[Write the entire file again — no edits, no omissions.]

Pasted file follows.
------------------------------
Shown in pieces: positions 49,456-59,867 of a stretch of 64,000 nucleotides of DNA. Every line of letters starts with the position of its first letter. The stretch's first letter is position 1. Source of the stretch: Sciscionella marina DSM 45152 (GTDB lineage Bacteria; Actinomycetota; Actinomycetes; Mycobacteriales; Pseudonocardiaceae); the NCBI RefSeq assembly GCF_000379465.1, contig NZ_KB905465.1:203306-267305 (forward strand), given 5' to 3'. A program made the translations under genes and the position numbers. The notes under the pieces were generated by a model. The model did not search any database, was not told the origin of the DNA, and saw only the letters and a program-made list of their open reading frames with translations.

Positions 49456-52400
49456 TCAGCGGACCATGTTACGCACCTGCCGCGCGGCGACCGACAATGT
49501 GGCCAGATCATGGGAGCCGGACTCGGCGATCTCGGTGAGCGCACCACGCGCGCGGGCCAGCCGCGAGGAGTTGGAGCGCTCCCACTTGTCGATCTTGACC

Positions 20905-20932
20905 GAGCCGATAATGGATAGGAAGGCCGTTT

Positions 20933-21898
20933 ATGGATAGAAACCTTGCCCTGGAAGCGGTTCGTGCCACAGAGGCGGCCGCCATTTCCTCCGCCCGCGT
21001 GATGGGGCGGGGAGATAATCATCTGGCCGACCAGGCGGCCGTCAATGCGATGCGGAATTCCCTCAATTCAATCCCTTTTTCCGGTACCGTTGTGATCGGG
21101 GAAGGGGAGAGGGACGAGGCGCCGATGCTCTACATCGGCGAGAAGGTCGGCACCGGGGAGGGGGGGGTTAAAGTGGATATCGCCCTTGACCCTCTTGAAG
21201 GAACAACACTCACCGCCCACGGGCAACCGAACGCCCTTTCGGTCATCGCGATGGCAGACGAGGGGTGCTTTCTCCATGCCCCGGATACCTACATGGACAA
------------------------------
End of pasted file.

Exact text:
Shown in pieces: positions 49,456-59,867 of a stretch of 64,000 nucleotides of DNA. Every line of letters starts with the position of its first letter. The stretch's first letter is position 1. Source of the stretch: Sciscionella marina DSM 45152 (GTDB lineage Bacteria; Actinomycetota; Actinomycetes; Mycobacteriales; Pseudonocardiaceae); the NCBI RefSeq assembly GCF_000379465.1, contig NZ_KB905465.1:203306-267305 (forward strand), given 5' to 3'. A program made the translations under genes and the position numbers. The notes under the pieces were generated by a model. The model did not search any database, was not told the origin of the DNA, and saw only the letters and a program-made list of their open reading frames with translations.

Positions 49456-52400
49456 TCAGCGGACCATGTTACGCACCTGCCGCGCGGCGACCGACAATGT
49501 GGCCAGATCATGGGAGCCGGACTCGGCGATCTCGGTGAGCGCACCACGCGCGCGGGCCAGCCGCGAGGAGTTGGAGCGCTCCCACTTGTCGATCTTGACC

Positions 20905-20932
20905 GAGCCGATAATGGATAGGAAGGCCGTTT

Positions 20933-21898
20933 ATGGATAGAAACCTTGCCCTGGAAGCGGTTCGTGCCACAGAGGCGGCCGCCATTTCCTCCGCCCGCGT
21001 GATGGGGCGGGGAGATAATCATCTGGCCGACCAGGCGGCCGTCAATGCGATGCGGAATTCCCTCAATTCAATCCCTTTTTCCGGTACCGTTGTGATCGGG
21101 GAAGGGGAGAGGGACGAGGCGCCGATGCTCTACATCGGCGAGAAGGTCGGCACCGGGGAGGGGGGGGTTAAAGTGGATATCGCCCTTGACCCTCTTGAAG
21201 GAACAACACTCACCGCCCACGGGCAACCGAACGCCCTTTCGGTCATCGCGATGGCAGACGAGGGGTGCTTTCTCCATGCCCCGGATACCTACATGGACAA